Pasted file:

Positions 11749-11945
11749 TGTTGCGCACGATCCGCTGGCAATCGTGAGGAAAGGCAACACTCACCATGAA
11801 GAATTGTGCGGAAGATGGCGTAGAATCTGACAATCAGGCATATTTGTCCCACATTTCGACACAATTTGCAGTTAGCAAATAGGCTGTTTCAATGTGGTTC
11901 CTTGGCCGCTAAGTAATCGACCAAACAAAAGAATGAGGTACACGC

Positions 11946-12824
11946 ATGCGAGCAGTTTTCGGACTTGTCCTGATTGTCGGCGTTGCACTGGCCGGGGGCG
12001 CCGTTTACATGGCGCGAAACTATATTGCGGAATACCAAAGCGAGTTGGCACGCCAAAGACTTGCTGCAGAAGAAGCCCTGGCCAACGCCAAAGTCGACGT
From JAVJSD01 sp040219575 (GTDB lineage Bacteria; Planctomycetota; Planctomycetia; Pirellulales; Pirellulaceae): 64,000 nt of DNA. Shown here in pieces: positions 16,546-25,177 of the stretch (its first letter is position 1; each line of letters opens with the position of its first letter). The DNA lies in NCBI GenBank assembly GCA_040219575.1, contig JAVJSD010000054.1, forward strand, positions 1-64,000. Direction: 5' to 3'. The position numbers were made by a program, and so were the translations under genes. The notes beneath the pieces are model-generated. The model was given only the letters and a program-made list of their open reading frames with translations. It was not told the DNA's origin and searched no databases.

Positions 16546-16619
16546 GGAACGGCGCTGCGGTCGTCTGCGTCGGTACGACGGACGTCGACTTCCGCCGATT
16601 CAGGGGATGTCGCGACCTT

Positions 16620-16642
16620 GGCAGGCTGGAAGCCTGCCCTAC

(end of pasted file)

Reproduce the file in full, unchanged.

Positions 11749-11945
11749 TGTTGCGCACGATCCGCTGGCAATCGTGAGGAAAGGCAACACTCACCATGAA
11801 GAATTGTGCGGAAGATGGCGTAGAATCTGACAATCAGGCATATTTGTCCCACATTTCGACACAATTTGCAGTTAGCAAATAGGCTGTTTCAATGTGGTTC
11901 CTTGGCCGCTAAGTAATCGACCAAACAAAAGAATGAGGTACACGC

Positions 11946-12824
11946 ATGCGAGCAGTTTTCGGACTTGTCCTGATTGTCGGCGTTGCACTGGCCGGGGGCG
12001 CCGTTTACATGGCGCGAAACTATATTGCGGAATACCAAAGCGAGTTGGCACGCCAAAGACTTGCTGCAGAAGAAGCCCTGGCCAACGCCAAAGTCGACGT
From JAVJSD01 sp040219575 (GTDB lineage Bacteria; Planctomycetota; Planctomycetia; Pirellulales; Pirellulaceae): 64,000 nt of DNA. Shown here in pieces: positions 16,546-25,177 of the stretch (its first letter is position 1; each line of letters opens with the position of its first letter). The DNA lies in NCBI GenBank assembly GCA_040219575.1, contig JAVJSD010000054.1, forward strand, positions 1-64,000. Direction: 5' to 3'. The position numbers were made by a program, and so were the translations under genes. The notes beneath the pieces are model-generated. The model was given only the letters and a program-made list of their open reading frames with translations. It was not told the DNA's origin and searched no databases.

Positions 16546-16619
16546 GGAACGGCGCTGCGGTCGTCTGCGTCGGTACGACGGACGTCGACTTCCGCCGATT
16601 CAGGGGATGTCGCGACCTT

Positions 16620-16642
16620 GGCAGGCTGGAAGCCTGCCCTAC